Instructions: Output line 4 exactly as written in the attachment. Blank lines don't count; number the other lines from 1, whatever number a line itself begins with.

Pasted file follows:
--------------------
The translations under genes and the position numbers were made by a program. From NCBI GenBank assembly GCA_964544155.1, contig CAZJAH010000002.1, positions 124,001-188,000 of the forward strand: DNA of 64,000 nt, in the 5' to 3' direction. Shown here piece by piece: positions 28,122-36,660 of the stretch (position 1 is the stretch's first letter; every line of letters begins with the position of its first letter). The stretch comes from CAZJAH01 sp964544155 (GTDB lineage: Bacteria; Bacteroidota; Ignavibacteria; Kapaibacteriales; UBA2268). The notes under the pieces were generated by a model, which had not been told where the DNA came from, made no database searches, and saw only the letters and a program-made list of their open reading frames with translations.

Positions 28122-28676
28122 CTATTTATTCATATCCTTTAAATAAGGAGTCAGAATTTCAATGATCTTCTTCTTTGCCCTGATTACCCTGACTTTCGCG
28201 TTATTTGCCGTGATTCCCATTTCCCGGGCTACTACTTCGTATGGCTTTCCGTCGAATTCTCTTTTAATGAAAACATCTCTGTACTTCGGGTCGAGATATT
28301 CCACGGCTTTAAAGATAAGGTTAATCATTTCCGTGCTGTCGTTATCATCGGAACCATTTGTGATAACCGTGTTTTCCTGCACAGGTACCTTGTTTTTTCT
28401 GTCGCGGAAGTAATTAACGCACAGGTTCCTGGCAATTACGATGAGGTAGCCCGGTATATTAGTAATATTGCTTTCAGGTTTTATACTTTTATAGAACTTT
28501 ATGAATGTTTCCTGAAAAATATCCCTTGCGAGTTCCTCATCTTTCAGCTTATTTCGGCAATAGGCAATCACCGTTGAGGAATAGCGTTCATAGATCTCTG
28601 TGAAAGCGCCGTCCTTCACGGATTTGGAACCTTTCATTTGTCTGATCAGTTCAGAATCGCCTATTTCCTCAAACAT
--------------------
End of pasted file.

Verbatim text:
28201 TTATTTGCCGTGATTCCCATTTCCCGGGCTACTACTTCGTATGGCTTTCCGTCGAATTCTCTTTTAATGAAAACATCTCTGTACTTCGGGTCGAGATATT